The two older black women who live directly across the courtyard from us (oh, around 15 yards from our front door) told us they are moving. One of the ladies, Chocolate, who – I kid not – shares a name with her dog, has a brain tumor. She’s hit me up for money a few times. I obliged the first time. After that, I told her (truthfully) that I have no money. She’s been cranky ever since. Her roommate, Janet, however, is nice.
Anyway. They’re moving out. According to Chocolate, our apartment complex is increasing the rent by $200 when leases come up. That puts it at $1150 a month for 750-square feet, two bedrooms and a bathroom with broken microwaves, windows and refrigerators. Nice.
Even more surprisingly, the housing projects’ market-rate hovels across the street are being rented for $1050–$1150, as well.
In a city with no industry aside from tourism, with an increase in apartments and houses only rented to visitors using Airbnb (and its competitors) instead of long-term leases for residents, rampant violations of existing short-term rental rules, violence and really crappy public services, the supposedly improving NOLA economy is going to have one hell of a time taking off. If those of us with halfway well-paid jobs in the booming industries – knowledge sectors, creative agencies, tech companies, etc. (all the things the city claims to want/be growing into) – leave town.
Trust me: Disney ain’t moving anything more than a retail store here, if that. There won’t be a frog design or IDEO or any other established, profitable creative agency/company moving to New Orléans. And who really wants to work for GE? Coca-Cola? Exxon?
Yet, New Orléans is nothing if not neighborhoods. The entire town is known by neighborhood. “Where do you live?” Uptown, which is west of the CBD (also its own neighborhood) and the French Quarter. Opposite from what you’d expect. “What you stay?” Gentilly. Where are we? LGD – Lower Garden District – right next to St. Thomas Development.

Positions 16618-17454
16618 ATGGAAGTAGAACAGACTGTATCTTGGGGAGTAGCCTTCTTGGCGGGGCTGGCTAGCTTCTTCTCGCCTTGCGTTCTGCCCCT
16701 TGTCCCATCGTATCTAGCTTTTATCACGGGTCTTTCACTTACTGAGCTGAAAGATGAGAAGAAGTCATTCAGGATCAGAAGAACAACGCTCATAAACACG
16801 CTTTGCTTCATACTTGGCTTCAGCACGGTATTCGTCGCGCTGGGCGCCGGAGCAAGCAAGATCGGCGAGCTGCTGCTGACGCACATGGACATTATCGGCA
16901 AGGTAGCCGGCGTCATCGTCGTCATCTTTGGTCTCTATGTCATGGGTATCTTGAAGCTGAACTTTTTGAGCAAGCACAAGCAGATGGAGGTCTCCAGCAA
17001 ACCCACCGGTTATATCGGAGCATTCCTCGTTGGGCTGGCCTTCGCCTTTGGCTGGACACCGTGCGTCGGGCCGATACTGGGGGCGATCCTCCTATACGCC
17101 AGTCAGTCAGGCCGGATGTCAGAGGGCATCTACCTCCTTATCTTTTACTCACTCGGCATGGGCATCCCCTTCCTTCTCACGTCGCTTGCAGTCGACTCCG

Hotels do not a city make.
Or do they?
 I’ve seen her dogs once – shortly after we moved in when I went over to their apartment for some expired food from their church. They never go outside. I wonder if they’re litter-box trained.
 Also, if you don’t catch the owners, they’ll let you pay $24 a month for sanitation you don’t use. I sent an email asking how they’d prefer to reimburse me – by check or out of next month’s rent – for my previous unnecessary payments to city sanitation.
 And, to a degree, oil and gas, when they’re producing profits.
 The mayor’s aunt is breaking short-term rental rules by renting out her 3,000-square-foot house on Airbnb for $750 a night. Why exactly isn’t that called a “bed and breakfast” and regulated as such?
 The traffic light half a block down has been stuck on red and yellow for days. Think about it: If this happened in any other city, I would have called it in immediately. Here? Meh. Don’t care. No one else does either. (I have, however, spent hours on the phone with USPS – national and local – to get my mail picked up and delivered like happens in normal cities.)
 New Orleans’ Public Affairs Office is outsourced to a private firm. Never seen that before.
 That’s not on most maps nowadays. Whitewash.